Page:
A root ball is the main mass of roots located at the base of a plant. Root balls are particularly important when transplanting a tree to or from a pot. The size, quality and actual preparation of the root ball directly impacts if the tree will survive and flourish. The root ball includes the actual string of roots, as well as surrounding dirt and soil. If the root ball is damaged during transplant the plant may never recover. It’s very important to treat the root ball delicately and with great care.
How To Properly Transplant Plants And Trees With Large Root Balls
Big or small, the root ball is an important part of the plant that you don’t want to damage when transplanting from one location to another. Here are some simple instructions to help you re-plant a tree without damaging the root ball.
- Create a space in the new soil by prepping soil and digging out a hole with slopped sides for the root ball and plant to fit in. If the plant is from a local nursery, make sure the hole is at least 3 to 4 times wider than the plastic container the plant is currently housed in.
- Remove the plant from the container very carefully; you want to keep all of the surrounding soil protecting the fragile root ball in place. Try knocking on the sides of the container to help loosen it as opposed to yanking it straight out.
- Trees grown in a container are prone to becoming root bound, meaning the roots are going up and around the root ball in a tangled upside-down mess. If this is the case use a sharp knife to cute an X at the bottom of the root ball, along with four vertical slices on each side of the root ball.
- Gently place the plant at the center of the hole you have dug out, either in a larger planter or in the ground. Avoid planting too deep by making sure the root flare at the base of the trunk is just above ground level.
- Use the proper soil to secure the tree in place so that it is sitting upright in the correct position. Pack the entire hole or pot with soil, some plants prefer loosely packed soil and others prefer tightly packed. Know what your plant prefers and then deliver that. Backfill until the soil reaches the root collar, or just below.
- Give the tree plenty of water, allowing it to sink into the soil. Once water soaks in, spread protective mulch 3-feet around the diameter of the tree, and about 2-4 inches deep. Make sure the mulch does not touch the base of the tree or the actual plant.
What Causes A Plant To Go Root Bound?
When you purchase a plant grown in a container it has likely spent a good amount of time in this pot. Here, it has grown, and grown so more. When the roots run out of room to grow down, they start to look for other ways to grow. When you remove a plant with roots encasing the root ball you are looking at a root bound plant. With nowhere else to go, the roots grow up and around the actual root ball.
It is a common mistake to simply resoil a plant still root bound, and it’s easy to understand why this mistake is often made. After all, you are taught roots are sensitive and it seems harsh and potentially damaging to yank the roots down. The thing is, if you plant something that is root bound it will remain like this and continue to grow in an abnormal circle. By unbinding the roots you give them a chance to grow down deep into the soil to create a firm base to anchor the plant as it further grows and develops. The best thing you can do for a root bound plant is shake out its roots before replanting it. (Learn More)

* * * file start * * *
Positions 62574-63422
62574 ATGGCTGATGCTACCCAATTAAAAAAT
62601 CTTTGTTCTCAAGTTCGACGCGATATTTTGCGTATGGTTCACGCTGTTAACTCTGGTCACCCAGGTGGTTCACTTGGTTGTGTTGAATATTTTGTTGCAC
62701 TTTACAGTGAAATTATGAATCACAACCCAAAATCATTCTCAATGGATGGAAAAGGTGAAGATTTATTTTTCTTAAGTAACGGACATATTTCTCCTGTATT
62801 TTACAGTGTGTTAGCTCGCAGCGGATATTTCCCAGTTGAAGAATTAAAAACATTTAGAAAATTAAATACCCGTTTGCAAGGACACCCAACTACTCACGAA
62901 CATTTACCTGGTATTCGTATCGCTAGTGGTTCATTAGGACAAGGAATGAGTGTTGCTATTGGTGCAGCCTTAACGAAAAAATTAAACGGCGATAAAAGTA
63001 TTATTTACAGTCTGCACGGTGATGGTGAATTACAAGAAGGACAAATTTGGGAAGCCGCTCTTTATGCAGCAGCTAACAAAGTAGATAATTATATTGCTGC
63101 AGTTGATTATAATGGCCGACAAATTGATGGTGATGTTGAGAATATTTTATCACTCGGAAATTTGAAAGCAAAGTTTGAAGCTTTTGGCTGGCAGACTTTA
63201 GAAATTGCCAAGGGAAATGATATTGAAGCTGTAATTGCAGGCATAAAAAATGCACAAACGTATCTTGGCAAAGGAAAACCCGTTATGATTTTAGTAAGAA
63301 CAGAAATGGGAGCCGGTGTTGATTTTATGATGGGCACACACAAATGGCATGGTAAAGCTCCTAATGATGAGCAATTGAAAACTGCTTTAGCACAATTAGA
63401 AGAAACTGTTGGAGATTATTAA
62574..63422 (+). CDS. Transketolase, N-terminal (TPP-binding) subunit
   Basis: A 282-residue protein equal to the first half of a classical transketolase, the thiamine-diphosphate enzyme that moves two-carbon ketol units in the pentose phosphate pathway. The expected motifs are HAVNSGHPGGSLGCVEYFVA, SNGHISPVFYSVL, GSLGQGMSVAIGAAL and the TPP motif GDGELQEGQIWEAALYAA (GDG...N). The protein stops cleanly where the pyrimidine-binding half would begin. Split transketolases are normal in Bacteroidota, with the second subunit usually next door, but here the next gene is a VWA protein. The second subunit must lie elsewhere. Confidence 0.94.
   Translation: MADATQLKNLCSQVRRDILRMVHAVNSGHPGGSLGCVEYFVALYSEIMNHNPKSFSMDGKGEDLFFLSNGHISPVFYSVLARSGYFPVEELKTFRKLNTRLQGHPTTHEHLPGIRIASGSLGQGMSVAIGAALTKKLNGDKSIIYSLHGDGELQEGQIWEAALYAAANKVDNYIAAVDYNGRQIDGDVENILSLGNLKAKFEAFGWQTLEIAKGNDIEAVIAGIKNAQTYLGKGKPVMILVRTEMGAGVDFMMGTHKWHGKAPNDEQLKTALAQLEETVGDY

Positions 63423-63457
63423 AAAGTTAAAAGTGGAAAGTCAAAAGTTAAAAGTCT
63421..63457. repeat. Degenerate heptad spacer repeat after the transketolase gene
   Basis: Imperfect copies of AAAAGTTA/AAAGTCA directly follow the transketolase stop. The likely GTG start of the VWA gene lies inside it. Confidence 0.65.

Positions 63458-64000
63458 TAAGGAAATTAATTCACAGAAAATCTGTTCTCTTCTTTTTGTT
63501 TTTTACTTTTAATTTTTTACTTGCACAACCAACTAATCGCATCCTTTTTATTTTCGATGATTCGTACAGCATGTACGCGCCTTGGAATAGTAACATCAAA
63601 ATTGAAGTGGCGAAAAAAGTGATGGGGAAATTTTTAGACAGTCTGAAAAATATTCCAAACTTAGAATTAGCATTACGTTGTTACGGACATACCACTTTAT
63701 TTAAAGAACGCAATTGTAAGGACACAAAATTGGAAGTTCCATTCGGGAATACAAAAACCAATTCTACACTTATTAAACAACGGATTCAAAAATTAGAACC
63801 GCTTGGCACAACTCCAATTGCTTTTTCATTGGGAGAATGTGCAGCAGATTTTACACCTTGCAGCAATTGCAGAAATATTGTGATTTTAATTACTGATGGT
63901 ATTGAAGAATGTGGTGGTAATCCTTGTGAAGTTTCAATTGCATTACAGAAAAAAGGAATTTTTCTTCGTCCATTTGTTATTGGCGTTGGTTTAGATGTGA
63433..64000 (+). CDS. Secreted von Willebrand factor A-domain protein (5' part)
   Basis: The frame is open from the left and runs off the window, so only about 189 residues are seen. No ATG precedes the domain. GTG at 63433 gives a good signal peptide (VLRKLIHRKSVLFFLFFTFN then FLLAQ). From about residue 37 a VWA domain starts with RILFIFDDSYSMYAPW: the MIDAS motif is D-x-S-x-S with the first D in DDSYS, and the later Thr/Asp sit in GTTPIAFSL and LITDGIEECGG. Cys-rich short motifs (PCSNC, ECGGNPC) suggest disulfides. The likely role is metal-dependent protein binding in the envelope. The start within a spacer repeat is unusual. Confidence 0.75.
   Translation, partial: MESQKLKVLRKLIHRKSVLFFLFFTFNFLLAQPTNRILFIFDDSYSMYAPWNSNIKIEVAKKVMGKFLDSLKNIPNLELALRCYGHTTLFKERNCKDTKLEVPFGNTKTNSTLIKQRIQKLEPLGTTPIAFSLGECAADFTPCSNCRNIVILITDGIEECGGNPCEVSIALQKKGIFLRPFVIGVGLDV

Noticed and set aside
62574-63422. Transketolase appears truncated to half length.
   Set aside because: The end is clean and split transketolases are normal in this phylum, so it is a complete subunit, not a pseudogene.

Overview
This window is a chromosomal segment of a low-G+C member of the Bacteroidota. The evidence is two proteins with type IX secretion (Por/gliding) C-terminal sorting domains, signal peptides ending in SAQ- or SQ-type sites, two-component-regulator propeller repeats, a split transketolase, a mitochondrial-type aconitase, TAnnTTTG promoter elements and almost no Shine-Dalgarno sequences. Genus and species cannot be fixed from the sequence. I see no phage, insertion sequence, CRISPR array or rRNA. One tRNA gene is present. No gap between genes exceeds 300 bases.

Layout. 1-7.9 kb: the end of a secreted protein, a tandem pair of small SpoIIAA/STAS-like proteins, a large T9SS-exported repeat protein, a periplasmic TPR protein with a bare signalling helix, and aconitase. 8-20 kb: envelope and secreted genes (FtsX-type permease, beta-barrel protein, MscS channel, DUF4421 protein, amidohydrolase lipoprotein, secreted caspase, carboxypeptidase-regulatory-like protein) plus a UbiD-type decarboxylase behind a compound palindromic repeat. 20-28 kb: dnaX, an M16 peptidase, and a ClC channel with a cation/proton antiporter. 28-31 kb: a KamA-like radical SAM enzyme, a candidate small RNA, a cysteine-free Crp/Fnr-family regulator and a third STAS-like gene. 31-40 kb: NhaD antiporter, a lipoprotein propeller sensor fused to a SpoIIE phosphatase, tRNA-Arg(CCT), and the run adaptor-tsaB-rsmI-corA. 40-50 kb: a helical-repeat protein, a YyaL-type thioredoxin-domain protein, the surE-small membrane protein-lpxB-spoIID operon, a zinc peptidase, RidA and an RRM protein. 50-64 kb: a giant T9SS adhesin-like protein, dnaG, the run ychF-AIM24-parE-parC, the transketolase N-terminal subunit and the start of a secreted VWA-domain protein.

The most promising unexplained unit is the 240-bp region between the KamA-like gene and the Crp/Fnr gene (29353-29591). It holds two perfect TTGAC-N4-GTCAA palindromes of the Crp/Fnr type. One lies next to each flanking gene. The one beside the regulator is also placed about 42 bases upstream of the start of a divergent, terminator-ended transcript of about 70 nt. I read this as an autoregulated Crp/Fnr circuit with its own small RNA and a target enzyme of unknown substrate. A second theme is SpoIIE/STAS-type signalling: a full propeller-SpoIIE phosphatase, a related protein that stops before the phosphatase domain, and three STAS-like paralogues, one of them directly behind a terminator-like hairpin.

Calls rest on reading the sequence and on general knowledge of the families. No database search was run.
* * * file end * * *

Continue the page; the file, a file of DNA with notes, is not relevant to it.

How To Loosen Root Ball, or “Tickle the Roots”
In most cases, the roots can be loosened using your fingers. In extreme cases you will want to reference the trick with the knife cutter mentioned above. By cutting a slice out of the bottom of the root ball with a sharp knife or pruners you allow the roots a chance to grow down. Make sure and slice through several spots around the root ball in order to promote root growth in every direction. This practice is also known as tickling the roots.
You never want to loosen a plant’s roots if you are not immediately ready to replant it. Have your new pot or plant location prepared and ready to go before ever cutting or tickling the roots. (Reference)
What About Root Pruning?
If a large established tree is replanted and moved from an in-ground location the roots are likely very deep and extensive. Root pruning describes the process used to sever the roots of a tree before it is removed and relocated.
After years of growth the roots of a tree reach far beyond the actual feeder roots that supply the tree with food and nutrients. When a tree is transplanted all you need is the root ball with the intact feeder roots. Root pruning involves severing the tree at or near the drip line, and is done before the tree is relocated in order to promote the development of new feeder roots. If root pruning is conducted a solid year before transplanting the tree, this gives the tree enough time to recover from the stress, regrow new feeder roots, and be healthy for transplantation with a much more manageable root ball.
A plant cannot withstand having its precious roots destroyed and then planted in a foreign environment; it’s all too much stress for an ordinary plant to handle. This is why it’s so important to give the tree time to recover in its known environment before transplanting it.
If you don’t have an entire year to wait, 2-3 months is the earliest you should try and move the tree post root pruning. Root pruning can also be used to slow the growth of a tree.